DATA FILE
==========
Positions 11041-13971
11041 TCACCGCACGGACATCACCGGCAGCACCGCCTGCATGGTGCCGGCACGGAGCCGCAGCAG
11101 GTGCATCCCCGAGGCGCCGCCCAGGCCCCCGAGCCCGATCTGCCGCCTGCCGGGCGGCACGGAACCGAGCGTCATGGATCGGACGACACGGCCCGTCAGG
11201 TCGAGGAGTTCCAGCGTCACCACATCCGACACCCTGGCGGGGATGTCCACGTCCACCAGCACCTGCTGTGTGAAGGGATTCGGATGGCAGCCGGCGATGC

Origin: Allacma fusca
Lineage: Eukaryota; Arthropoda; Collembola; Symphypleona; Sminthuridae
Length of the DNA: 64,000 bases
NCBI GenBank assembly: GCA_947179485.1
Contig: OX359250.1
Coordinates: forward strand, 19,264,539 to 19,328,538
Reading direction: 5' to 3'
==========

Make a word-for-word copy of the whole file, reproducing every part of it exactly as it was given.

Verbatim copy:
Positions 11041-13971
11041 TCACCGCACGGACATCACCGGCAGCACCGCCTGCATGGTGCCGGCACGGAGCCGCAGCAG
11101 GTGCATCCCCGAGGCGCCGCCCAGGCCCCCGAGCCCGATCTGCCGCCTGCCGGGCGGCACGGAACCGAGCGTCATGGATCGGACGACACGGCCCGTCAGG
11201 TCGAGGAGTTCCAGCGTCACCACATCCGACACCCTGGCGGGGATGTCCACGTCCACCAGCACCTGCTGTGTGAAGGGATTCGGATGGCAGCCGGCGATGC

Origin: Allacma fusca
Lineage: Eukaryota; Arthropoda; Collembola; Symphypleona; Sminthuridae
Length of the DNA: 64,000 bases
NCBI GenBank assembly: GCA_947179485.1
Contig: OX359250.1
Coordinates: forward strand, 19,264,539 to 19,328,538
Reading direction: 5' to 3'